Le Cuisinier Gascon. A Amsterdam. 1740, p.44.

Monday, July 28, 2008

Gâteau à l’Italienne frit - Fried [pies] Italian

Take a large sheet of puff paste, that used for the undercrusts of small Pies [cut small squares or circles of dough]; put apricot marmalade, cream-[cheese], &/or other sweet mixtures between two undercrusts and press the two crusts very well together [I used a fork to seal the edges], & fry them in lard [I used butter] until puffed and golden, drain & frost or glaze them, & serve.

Gâteau à l’Italienne frit.
Vous avez un gros feuilletage, vous en faites des abaisses comme pour des petits Pâtés; entre deux abaisses vous mettez marmalade d’abricots, crème, & autre chose; vous fondez bien les deux abaisses, & les faites frire au saindoux, & les glacez, & servez.

Le Cuisinier Gascon. A Amsterdam. 1740, p.141.

Sunday, July 27, 2008

Strouilles à l'Italienne - "Sweet" Strudel

Strudel is normally thought of as an Austrian dish; bear in mind that Southern Austria is on the Northern Italian border and the Piedmont or foothills area of Northern Italy is a margin where ideas flowed both North and South.

Strouilles à l'Italienne - Sweet Strudel
Use the same paste* as that of the savory entrée and in the same way. After melting your butter, spread it on your paste well everywhere; make a preparation [combination of about 3 cups worth] of very thin slices or dices of apple, candied citron melons, green [limes] and yellow lemons, grapes of Corinth, raisins, sweet & bitter almonds, pistachios, pinions, all kinds of [sweet] ingredients of the office [cold kitchen or pantry] and spread all over the well-buttered pastry; roll it like that of the savory strudel, but buttering the top of the pasty as you roll it; place it on a tart plate like a snail, & put it in the oven to cook one hour & one-half [mine cooked 35-40 minutes--just until golden], basting it with butter three or four times while it cooks; once baked, glaze it [with frosting or sprinkle with powdered sugar] & serve.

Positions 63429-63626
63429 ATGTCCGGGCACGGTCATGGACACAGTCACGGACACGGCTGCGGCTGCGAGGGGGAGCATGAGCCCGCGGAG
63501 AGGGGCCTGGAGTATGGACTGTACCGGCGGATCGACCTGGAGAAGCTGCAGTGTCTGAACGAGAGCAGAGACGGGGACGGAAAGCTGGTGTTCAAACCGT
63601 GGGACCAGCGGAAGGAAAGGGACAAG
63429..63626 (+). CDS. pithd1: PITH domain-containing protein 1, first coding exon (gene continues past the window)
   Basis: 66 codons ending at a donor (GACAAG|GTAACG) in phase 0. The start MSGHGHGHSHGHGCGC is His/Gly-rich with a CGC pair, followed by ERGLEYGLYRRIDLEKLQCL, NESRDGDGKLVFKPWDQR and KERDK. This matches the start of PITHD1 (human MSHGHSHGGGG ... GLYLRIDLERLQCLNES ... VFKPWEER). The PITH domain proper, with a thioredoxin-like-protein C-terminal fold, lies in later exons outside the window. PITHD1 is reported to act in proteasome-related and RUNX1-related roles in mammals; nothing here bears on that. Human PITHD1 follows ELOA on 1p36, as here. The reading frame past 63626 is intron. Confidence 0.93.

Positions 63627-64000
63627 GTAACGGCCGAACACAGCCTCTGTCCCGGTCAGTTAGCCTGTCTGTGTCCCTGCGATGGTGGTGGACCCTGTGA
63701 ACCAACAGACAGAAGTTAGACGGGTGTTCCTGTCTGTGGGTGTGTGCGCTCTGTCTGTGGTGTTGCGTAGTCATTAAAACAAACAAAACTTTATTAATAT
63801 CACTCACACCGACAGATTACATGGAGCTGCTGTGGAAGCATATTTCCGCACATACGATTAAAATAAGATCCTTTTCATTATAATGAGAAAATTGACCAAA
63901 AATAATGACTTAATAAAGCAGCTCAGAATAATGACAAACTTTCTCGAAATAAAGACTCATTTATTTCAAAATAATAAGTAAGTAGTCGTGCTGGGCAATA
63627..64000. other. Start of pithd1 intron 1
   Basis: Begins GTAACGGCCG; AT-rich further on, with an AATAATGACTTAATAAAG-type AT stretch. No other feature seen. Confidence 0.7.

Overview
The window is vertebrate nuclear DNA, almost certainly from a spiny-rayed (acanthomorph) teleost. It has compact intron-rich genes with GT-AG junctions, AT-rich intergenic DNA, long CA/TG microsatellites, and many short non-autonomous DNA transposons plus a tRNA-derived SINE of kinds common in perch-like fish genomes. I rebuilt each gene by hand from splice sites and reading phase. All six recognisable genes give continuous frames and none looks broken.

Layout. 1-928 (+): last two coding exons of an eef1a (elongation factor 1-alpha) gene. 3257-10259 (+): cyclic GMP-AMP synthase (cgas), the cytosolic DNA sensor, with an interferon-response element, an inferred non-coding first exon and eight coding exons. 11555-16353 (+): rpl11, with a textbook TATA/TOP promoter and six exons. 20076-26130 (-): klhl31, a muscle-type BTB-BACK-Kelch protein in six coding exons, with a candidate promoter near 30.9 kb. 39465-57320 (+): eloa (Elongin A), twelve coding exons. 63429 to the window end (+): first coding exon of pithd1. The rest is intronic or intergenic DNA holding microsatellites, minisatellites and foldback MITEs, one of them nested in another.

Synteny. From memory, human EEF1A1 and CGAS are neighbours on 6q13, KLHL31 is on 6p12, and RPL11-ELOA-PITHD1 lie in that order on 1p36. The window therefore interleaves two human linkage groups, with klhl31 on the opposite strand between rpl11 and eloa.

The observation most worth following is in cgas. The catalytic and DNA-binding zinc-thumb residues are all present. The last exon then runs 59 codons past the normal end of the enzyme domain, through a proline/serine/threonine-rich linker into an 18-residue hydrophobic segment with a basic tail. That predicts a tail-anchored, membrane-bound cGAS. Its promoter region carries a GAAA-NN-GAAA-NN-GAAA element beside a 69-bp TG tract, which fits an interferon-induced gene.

*Rissolles Paste or Italian Pasta Dough
Make a paste with flour, egg whites, salt, & tepid water; knead it soft [until smooth for about 10 minutes] & let it rest below [covered by] a pan for 15 to 30 minutes; roll out in the manner the recipe directs.

Be liberal with your melted butter, lots on the bottom before you add filling, and with each roll, brush the top of the dough with more butter. And don't forget to baste with butter several times during cooking.

This dough is amazingly stretchy--do not be afraid to roll it as thin as possible--if it tears stick it back together. I recommend rolling it as a very long rectangle and rolling it from the longest side--this will give you the longest «snail».

Modern tastes may find the addition of sugar and/or spices to the mixture to be a welcome choice.

Strouilles à l’Italienne.
C’est la même pâte** que celle d’entrée étendue de même; vous faites fonder du beurre; étant fondu, vous beurrez bien votre pâte par-tout; vous avez un appareil de filets de pommes, citrons vert & confits, raisins de Corinthe, gros raisins, amandes douce & ameres, des pistaches, pignons, toutes sortes d’ingrediens d’office, que vous mettez dans cette pâte bien beurrée, & l’étendez par-tout; étant faite, vous la roulez comme celle d’entrée, en la beurrant de tems en tems, vous la roulez sur une tourtiere comme un limaçon, & la mettez au four cuire une heure & demie, la frotter trios ou quatre fois de beurre pendant qu’elle cuit; étant cuite, la glacez & servez pour un plat.